|Número de publicación||US4460355 A|
|Tipo de publicación||Concesión|
|Número de solicitud||US 06/387,672|
|Fecha de publicación||17 Jul 1984|
|Fecha de presentación||11 Jun 1982|
|Fecha de prioridad||11 Jun 1982|
|También publicado como||CA1187842A1, DE3375551D1, EP0096849A2, EP0096849A3, EP0096849B1|
|Número de publicación||06387672, 387672, US 4460355 A, US 4460355A, US-A-4460355, US4460355 A, US4460355A|
|Inventores||Douglas C. Layman|
|Cesionario original||Ivac Corporation|
|Exportar cita||BiBTeX, EndNote, RefMan|
|Citas de patentes (3), Citada por (101), Clasificaciones (8), Eventos legales (8)|
|Enlaces externos: USPTO, Cesión de USPTO, Espacenet|
This invention relates generally to systems for monitoring fluid pressure, and, more particularly, to parenteral administration systems that monitor the pressure of the fluid being administered and actuate an alarm if a prescribed threshold is exceeded.
In recent years, parenteral administration systems having positive pressure intravenous (IV) infusion pumps have come into increasing usage, primarily because the flow rates of the fluid these systems administer can be controlled with great accuracy and precision. The infusion pumps are typically of the peristaltic type, having a plurality of cam follower fingers that massage an IV tube progressively along its axis, to drive a fluid through the tube under positive pressure. Exemplary peristaltic pumps are disclosed in U.S. Pat. No. 3,736,930, issued to Heinz W. Georgi and entitled +Parenteral Administration Fluid Flow Control System" and in a copending and commonly-assigned application for U.S. patent, Ser. No. 281,848, filed July 9, 1981, in the names of Stephen H. O'Leary et al and entitled "Method and Apparatus for Fluid Flow Control."
The parenteral administration systems described above frequently include pressure monitoring devices for use in detecting high fluid pressures, which ordinarily indicate the occurrence of an occlusion somewhere in the system. Typically, a pressure transducer monitors the pressure of the fluid being administered, producing a corresponding pressure signal, and a comparator compares the pressure signal to a prescribed threshold, actuating an aural and visual alarm if the threshold is exceeded.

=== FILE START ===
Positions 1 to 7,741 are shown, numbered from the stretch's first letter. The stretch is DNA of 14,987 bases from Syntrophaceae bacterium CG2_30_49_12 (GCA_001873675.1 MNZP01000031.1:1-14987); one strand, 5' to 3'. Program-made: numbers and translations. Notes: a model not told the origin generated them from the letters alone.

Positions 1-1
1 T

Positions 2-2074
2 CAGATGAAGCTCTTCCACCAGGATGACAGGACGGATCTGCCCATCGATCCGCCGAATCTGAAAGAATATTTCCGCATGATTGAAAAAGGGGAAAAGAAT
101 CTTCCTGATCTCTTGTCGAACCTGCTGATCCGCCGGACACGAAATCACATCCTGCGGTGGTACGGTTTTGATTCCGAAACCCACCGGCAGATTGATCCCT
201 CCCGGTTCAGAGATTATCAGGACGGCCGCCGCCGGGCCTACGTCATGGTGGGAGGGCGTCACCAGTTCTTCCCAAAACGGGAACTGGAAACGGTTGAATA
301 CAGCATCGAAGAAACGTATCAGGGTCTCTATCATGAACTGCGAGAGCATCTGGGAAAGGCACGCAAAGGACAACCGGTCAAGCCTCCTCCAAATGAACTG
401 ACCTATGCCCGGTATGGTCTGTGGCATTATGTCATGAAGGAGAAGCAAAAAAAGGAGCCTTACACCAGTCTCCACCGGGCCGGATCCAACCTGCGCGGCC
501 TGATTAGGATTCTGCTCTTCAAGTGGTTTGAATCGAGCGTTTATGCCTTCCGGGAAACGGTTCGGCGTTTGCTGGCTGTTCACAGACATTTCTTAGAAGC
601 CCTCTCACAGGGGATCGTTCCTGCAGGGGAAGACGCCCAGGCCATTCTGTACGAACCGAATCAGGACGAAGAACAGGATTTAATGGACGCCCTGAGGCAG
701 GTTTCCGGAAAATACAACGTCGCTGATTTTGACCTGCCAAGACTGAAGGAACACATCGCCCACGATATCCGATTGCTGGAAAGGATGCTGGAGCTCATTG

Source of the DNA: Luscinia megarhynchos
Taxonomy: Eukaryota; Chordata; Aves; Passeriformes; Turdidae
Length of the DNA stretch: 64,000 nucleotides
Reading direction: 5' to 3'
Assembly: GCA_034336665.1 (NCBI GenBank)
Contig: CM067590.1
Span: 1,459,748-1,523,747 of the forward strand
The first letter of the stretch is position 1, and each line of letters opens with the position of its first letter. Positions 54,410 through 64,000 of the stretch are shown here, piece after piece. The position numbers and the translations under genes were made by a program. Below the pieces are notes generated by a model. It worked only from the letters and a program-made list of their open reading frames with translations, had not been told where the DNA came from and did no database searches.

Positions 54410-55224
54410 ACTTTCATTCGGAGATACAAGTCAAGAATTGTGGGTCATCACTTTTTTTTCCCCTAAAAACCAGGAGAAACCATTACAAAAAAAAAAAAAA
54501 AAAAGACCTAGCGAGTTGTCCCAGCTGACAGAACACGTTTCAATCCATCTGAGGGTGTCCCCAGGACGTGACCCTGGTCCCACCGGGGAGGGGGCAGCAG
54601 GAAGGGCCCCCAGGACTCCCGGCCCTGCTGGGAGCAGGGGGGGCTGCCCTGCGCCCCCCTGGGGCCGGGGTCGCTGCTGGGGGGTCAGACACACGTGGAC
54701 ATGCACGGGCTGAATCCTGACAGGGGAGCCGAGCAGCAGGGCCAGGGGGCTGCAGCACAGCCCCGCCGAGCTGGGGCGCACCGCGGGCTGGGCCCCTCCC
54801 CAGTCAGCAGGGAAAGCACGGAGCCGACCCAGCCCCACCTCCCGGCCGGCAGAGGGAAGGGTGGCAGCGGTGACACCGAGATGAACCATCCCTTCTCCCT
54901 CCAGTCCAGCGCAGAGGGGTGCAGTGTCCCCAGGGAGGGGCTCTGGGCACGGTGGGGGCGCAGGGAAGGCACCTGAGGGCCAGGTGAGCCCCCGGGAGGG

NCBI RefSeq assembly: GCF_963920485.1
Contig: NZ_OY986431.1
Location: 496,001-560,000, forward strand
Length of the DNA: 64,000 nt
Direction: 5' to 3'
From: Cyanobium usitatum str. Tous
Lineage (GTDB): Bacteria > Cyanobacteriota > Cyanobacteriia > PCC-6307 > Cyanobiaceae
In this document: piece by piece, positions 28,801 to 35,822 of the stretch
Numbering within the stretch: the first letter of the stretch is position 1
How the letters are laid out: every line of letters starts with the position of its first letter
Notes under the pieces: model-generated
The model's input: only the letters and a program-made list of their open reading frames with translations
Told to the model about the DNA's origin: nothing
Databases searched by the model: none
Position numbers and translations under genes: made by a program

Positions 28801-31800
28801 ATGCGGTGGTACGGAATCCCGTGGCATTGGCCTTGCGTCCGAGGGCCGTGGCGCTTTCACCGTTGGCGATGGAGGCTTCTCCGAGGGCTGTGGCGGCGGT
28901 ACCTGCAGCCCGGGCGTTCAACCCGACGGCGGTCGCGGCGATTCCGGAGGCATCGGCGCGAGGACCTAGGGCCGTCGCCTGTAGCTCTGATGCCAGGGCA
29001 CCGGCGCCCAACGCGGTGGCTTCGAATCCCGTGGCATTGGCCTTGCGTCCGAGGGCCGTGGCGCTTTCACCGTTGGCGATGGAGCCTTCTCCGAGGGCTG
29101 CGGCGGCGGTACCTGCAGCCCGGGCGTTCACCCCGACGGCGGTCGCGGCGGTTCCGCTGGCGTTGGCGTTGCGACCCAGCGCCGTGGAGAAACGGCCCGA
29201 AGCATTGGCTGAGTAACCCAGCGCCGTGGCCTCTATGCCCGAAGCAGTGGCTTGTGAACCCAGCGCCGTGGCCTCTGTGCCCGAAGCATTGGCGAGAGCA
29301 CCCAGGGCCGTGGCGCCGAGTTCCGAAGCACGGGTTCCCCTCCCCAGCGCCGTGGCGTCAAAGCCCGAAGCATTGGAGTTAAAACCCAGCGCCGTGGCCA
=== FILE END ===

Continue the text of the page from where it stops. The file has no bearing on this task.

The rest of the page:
Such pressure monitoring devices have not proven entirely effective in parenteral administration systems of the type having peristaltic-type infusion pumps, primarily because the cyclic nature of the pumping action causes pressure spikes that sometimes can be improperly detected as occlusions. It should therefore be appreciated that there still is a need for an effective pressure monitoring system that can detect occlusions in a parenteral administration system of the type that pumps a fluid in a cyclic fashion. The present invention fulfills this need.
The present invention is embodied in a pressure detection apparatus for use in a parenteral administration system of a type that cyclicly pumps a fluid through a feeding tube to a patient, each pumping cycle having a period of reduced fluid flow. The apparatus includes pressure transducer means for measuring the pressure of the fluid being pumped through the tube and for producing a corresponding pressure signal. In accordance with the invention, the apparatus further includes comparator means for comparing the pressure signal to a prescribed threshold only during the periods of reduced fluid flow in the successive pumping cycles, along with alarm means for producing an alarm whenever the comparator means determines that the pressure signal exceeds the threshold. In this way, the undesired effects of the pressure spikes caused by the cyclic pumping action are eliminated.
More particularly, the pressure detection apparatus of the invention is of particular use in a system that includes an infusion pump such as a peristaltic-type pump, in which the fluid flow rate is reduced substantially to zero for a prescribed time period during each pumping cycle. The comparator means compares the pressure signal to the threshold only after the pressure transients caused by the cyclic pumping are substantially reduced in magnitude. Conveniently, this comparison can occur at a prescribed time during each period of reduced flow.
The pressure transducer means preferably monitors the feeding tube and produces the pressure signal continuously during each pumping cycle. At times other than the prescribed time of each period of reduced flow, the comparator means compares the pressure signal to a second prescribed threshold, which is greater than the first threshold. The second threshold is selected to be sufficiently high that pressure spikes are not detected as occlusions. The first threshold is preferably selectively variable, and the second threshold is preferably a multiple of the first threshold.
Other aspects and advantages of the present invention should become apparent from the following description of the preferred embodiment, taken in conjunction with the accompanying drawings, which illustrate, by way of example, the principles of the invention.
FIG. 1 is a simplified block diagram of a parenteral administration system having a pressure detection apparatus embodying the present invention; and
FIG. 2 is a flowchart showing, in simplified form, a pressure detection routine followed by the microprocessor of FIG. 1 in carrying out the invention.